The good times are well and truly over at Etihad. Once boasting one of the best economy cabins in the world, financial pressures are forcing the Abu Dhabi airline to cut costs. The latest victims of cost saving measures are economy cabin snacks and drinks.
While meals remain free, Etihad passengers in the economy cabin are now being charged for snacks and certain drinks requested outside the scheduled meal service. This applies to both short- and long-haul routes.
It is the latest in a series of cutbacks at an airline once well known for its extravagance. Business class passengers have been bearing the brunt of cuts to inflight service, but now the pain is being shared with the main cabin too.
Congratulations, your meal has been ‘enhanced’
Etihad has revamped and “enhanced” their economy meal service. On flights over three hours, the entree and salad are no more. To make up for this, the main course meal will be slightly larger. Dessert will continue to be served after the meal on longer flights.
There continues to be an alcoholic and non alcoholic drinks service with meals. But Etihad likes to style itself as a premium full service carrier, and if you are facing a 12 hour plus flight with them it’s likely you might want a snack or a cup of coffee outside the meal service. Charging passengers for basics like this is more easyJet style than premium airline service.
Sweet and Salty
Etihad’s pay-as-you-go snack service is called Sweet and Salty. It’s a standard airline assortment of snack bars, instant noodles and microwaved light meals such as a USD$7 lasagne. Drinks include such items as Saile & Sabga gourmet hot chocolate and Piper by the glass.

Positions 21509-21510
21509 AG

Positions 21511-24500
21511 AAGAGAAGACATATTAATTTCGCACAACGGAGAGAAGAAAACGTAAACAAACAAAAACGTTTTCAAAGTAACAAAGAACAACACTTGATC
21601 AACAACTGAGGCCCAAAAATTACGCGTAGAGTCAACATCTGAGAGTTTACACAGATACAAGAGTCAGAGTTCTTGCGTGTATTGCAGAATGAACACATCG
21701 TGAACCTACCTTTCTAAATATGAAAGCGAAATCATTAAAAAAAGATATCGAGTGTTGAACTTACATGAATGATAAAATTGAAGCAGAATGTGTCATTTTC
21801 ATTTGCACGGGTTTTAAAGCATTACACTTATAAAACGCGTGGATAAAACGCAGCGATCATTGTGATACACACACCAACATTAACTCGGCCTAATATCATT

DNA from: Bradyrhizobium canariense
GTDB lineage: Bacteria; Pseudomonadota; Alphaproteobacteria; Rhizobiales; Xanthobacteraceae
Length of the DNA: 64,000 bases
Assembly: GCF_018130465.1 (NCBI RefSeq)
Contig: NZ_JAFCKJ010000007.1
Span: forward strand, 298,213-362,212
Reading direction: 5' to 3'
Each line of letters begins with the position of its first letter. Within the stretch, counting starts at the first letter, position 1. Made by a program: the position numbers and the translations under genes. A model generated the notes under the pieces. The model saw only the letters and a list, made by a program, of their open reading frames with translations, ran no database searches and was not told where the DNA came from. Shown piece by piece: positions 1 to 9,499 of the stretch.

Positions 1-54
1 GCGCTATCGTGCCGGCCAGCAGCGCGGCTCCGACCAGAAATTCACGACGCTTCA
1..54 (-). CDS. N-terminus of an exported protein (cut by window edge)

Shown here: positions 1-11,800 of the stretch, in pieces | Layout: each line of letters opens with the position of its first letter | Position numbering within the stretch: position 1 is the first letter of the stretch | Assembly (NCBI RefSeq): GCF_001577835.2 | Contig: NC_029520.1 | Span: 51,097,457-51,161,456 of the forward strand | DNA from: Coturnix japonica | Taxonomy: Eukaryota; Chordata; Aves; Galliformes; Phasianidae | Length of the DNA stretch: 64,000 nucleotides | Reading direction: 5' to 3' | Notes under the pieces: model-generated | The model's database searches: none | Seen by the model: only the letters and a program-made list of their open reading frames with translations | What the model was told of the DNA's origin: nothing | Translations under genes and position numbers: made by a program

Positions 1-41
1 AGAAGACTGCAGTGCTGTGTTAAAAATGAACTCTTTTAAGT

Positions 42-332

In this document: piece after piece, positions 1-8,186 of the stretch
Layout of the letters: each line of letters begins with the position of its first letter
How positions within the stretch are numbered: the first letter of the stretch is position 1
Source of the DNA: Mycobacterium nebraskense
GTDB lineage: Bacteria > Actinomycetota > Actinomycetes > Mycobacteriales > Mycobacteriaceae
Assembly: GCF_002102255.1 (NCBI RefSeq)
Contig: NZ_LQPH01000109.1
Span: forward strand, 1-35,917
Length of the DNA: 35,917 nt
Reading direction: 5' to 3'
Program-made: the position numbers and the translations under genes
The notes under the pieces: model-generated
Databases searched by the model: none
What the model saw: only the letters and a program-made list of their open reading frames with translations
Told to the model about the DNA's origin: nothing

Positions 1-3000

Standard tea, coffee, soft drinks and alcoholic beverages remain free throughout the flight.
The Sweet and Salty menu does not include water or alcohol. These appear to remain complimentary outside meal times.
Some airlines make a virtue of rock bottom fares with lots of paid extras. Etihad has always sold itself as a premium airline but socking economy passengers for a cup of tea and a slice of cake is not standard premium carrier behaviour.
Etihad also charges its economy passengers for seat selection.
The challenges facing Etihad have been well covered here at Simple Flying. The airline is only 16 years old and, for most of its short life, it has had bold expansionary plans. Backed by the Government of Abu Dhabi, the airline has aggressively expanded to destinations and airports around the globe.
Etihad was known for its lavish premium cabins and flooding markets with excess capacity. But, in the face of strong competition, high operating costs, unfriendly governments in key markets and some poorly conceived investments in Europe, many experts believe Etihad has never made money.
There was a series of ill fated investments in airlines like Alitalia, Jet Airways and Air Berlin. These were based on a strategy of buying into failing airlines, turning them around and using them to feed traffic into the Etihad network. It didn’t work.
Right now, Etihad cannot match the capacity of its near neighbour rival Emirates, and it cannot match the in-cabin product of Qatar. Etihad is clearly stuck between a rock and a hard place.
Charging passengers for a muffin isn’t new in the aviation business and it’s a bit of a first world problem. But the market has always distinguished between LCCs that charge and full service carriers that don’t. Etihad needs to decide which market it wants to be positioned in.
Etihad appears to be taking a middle road, charging passengers for some things and not for others. The problem is that it’s sending mixed messages.
Etihad still charges premium carrier fares. If I have to choose between Etihad, which is going to be mean with snacks, charge me a fee to choose my seat and quibble about my bags, or an airline like Singapore or Qatar which will look after me all the way to Europe with one all-inclusive fare, I know which carrier I would choose.
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